Gender nonconforming: A person who doesn’t conform to society’s binary expectations of gender expression (i.e. masculinity and femininity), and/or society’s expectations of binary gender identity.

Jason: “I went out with a gender nonconformist once.”

Lip syncing: Many drag shows feature performers lip-synching to famous songs while performing a pre-planned pantomime or dance. Performers often imitate the dress and personalities of famous female singers and celebrities while lip-synching.

Mattachine: The Mattachine Society, founded in Los Angeles in 1950 by Harry Hay, was one of the earliest gay rights organizations in the United States.

Persona: The character that a drag queen or king creates through wig, costume, makeup, personality and performance onstage (singing, dancing, lip synching, etc.). Drag personas are often exaggerated alter-egos that liberate performers from the rules and limitations of everyday life.

Tracy: “Okay, there are a million things you need to know about drag but the only thing you need to know right now is that drag is about persona. Who are you? What’s your story?”

Gender pronouns: When in drag, drag queens are referred to by “she, her, hers” pronouns and drag kings by “he, him, his” pronouns to respect the characters they are performing. Using people’s preferred pronouns is an important part of respecting and accepting gender identity. Eddie: “I said I’d let him…er, um, I’d let her and her friend do their act at Cleo’s.”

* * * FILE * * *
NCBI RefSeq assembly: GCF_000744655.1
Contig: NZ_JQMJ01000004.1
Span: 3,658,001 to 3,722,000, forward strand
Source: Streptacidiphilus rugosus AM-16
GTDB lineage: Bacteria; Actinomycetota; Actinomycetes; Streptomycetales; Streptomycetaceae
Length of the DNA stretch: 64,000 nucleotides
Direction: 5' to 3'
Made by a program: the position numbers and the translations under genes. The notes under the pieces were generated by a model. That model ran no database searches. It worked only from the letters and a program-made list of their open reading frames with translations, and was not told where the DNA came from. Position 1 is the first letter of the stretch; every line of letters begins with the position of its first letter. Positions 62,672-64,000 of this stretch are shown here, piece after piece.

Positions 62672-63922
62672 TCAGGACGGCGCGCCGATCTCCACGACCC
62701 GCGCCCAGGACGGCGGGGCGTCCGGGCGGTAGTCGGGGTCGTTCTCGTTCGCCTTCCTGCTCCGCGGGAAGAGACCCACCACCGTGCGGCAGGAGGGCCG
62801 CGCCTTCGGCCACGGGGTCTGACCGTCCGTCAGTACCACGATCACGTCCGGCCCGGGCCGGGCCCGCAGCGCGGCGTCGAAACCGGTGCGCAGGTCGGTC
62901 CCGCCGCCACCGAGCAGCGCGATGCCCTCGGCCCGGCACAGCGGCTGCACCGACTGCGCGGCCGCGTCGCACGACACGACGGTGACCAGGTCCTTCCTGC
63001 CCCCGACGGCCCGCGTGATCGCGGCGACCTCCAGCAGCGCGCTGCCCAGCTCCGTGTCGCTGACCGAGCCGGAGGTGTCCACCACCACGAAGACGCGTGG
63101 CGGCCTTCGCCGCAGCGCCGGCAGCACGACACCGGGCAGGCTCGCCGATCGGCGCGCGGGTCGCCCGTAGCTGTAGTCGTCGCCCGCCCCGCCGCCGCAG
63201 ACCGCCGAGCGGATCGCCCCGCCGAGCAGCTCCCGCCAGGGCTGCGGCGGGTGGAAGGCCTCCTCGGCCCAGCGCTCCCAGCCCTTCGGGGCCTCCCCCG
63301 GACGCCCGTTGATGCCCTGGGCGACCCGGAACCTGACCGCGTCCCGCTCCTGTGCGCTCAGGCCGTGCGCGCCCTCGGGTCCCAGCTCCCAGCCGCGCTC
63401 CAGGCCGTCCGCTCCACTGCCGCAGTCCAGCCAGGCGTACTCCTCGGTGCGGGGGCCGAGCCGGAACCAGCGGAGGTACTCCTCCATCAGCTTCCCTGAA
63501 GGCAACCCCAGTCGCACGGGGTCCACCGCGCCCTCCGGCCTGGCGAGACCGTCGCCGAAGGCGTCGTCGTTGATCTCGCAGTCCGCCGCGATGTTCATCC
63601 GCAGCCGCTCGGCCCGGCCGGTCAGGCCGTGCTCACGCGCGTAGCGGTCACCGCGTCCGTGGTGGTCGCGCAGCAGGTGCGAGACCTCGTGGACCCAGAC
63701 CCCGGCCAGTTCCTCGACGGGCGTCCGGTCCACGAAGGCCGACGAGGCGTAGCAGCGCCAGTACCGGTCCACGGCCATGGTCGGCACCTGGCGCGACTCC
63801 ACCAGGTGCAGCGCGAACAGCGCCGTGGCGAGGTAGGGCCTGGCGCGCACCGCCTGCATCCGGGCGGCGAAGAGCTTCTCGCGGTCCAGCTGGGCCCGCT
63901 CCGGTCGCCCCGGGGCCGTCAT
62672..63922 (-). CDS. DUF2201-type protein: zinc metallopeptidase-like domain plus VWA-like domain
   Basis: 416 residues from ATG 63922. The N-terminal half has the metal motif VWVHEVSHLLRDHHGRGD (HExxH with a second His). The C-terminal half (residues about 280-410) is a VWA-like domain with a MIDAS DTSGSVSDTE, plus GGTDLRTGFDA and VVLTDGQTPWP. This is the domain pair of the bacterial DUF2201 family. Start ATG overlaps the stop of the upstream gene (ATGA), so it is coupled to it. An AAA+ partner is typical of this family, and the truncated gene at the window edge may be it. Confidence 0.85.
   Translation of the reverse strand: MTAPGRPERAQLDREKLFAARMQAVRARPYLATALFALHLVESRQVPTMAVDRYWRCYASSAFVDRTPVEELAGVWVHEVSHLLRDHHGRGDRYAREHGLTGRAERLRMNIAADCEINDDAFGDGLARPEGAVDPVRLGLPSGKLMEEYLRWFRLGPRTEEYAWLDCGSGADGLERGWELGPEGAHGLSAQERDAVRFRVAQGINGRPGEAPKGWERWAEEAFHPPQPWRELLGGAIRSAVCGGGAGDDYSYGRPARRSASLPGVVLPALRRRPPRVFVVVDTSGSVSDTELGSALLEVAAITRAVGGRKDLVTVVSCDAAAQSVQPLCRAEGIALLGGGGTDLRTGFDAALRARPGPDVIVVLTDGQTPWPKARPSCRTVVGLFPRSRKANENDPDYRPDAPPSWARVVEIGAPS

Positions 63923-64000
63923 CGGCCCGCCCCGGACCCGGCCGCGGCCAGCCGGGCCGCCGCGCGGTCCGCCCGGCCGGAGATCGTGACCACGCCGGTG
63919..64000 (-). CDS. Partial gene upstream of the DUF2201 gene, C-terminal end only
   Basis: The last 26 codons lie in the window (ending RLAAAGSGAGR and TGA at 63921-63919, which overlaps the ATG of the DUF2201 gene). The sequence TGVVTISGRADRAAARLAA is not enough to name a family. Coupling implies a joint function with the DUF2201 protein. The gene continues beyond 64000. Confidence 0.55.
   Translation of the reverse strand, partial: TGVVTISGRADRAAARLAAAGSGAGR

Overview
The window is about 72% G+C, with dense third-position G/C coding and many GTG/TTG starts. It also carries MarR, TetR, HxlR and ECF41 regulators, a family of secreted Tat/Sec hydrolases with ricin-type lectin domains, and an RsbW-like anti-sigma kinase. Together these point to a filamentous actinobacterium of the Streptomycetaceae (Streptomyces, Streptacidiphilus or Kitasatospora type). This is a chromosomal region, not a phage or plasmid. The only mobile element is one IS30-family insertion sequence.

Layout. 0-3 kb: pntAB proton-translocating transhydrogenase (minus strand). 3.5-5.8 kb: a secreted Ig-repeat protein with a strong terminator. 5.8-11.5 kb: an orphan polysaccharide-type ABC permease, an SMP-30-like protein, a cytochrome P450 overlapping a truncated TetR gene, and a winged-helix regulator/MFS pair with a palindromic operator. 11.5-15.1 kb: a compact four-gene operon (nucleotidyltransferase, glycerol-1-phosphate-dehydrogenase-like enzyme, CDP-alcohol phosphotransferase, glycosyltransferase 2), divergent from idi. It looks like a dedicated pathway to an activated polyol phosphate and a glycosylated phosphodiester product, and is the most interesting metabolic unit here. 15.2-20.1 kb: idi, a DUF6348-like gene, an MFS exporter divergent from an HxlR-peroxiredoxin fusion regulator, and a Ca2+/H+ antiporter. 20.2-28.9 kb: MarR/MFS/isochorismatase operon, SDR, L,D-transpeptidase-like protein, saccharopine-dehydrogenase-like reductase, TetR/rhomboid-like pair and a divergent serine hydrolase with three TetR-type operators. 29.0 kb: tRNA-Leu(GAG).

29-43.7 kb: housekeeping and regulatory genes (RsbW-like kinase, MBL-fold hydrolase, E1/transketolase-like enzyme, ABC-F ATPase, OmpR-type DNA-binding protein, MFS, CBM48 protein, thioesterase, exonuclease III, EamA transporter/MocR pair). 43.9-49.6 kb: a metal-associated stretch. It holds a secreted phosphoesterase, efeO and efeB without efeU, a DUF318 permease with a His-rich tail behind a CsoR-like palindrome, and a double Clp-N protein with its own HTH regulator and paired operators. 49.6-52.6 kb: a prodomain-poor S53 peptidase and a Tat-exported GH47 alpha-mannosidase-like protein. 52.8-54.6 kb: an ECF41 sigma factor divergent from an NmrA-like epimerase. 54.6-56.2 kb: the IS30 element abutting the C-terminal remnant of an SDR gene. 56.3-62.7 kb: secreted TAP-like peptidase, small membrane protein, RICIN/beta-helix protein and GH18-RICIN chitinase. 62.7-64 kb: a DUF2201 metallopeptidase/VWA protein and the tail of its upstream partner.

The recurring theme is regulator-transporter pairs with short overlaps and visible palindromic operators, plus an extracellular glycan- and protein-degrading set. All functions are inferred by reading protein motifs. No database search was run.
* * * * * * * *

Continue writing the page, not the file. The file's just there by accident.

Queen: A slang term used to refer to a flamboyant or effeminate gay man, which can be pejorative or celebrated as a type of self-identification. Also a shortening of “drag queen,” used as a term of endearment in the drag community.

Shade: The casting of aspersions. A form of insult. Bluntly pointing out a person’s flaws.

Slay: To be on point, to be outstanding or the best.

Stonewall: The Stonewall riots were a series of spontaneous, violent protests by members of the LGBT community against a police raid that took place in the early morning hours of June 28, 1969, at the Stonewall Inn in Greenwich Village. They are widely considered to be the single most important event leading to the gay liberation movement and the modern fight for LGBT rights in the United States.

Tape: Drag queens often use duct tape to hold their genitalia in a tucked position, which creates the illusion of female genitalia.

For Further Reading:

UC Berkeley Gender Equity Resource Center Terms List:http://ejce.berkeley.edu/geneq/resources/lgbtq-resources/definition-terms

Beginner’s Guide to Drag Speak:https://www.buzzfeed.com/saeedjones/a-beginners-guide-to-drag-speak?utm_term=.snpxPX2nn#.alnOqQMKK

Brooklyn Drag Gallery: https://www.timeout.com/newyork/lgbt/the-biggest-stars-on-the-brooklyn-drag-scene?package_page=76459

“Drag and Pronouns” from the Diary of a Drag Queen’s Husband:http://www.huffingtonpost.com/tom-bartolomei/drag-and-pronouns_b_3384512.html

How to Be a Successful Drag Queen:http://students.purchase.edu/joshua.oates/portfolio/WebDesign/Midterm/appearance/appearance.html

By Margaret Starbuck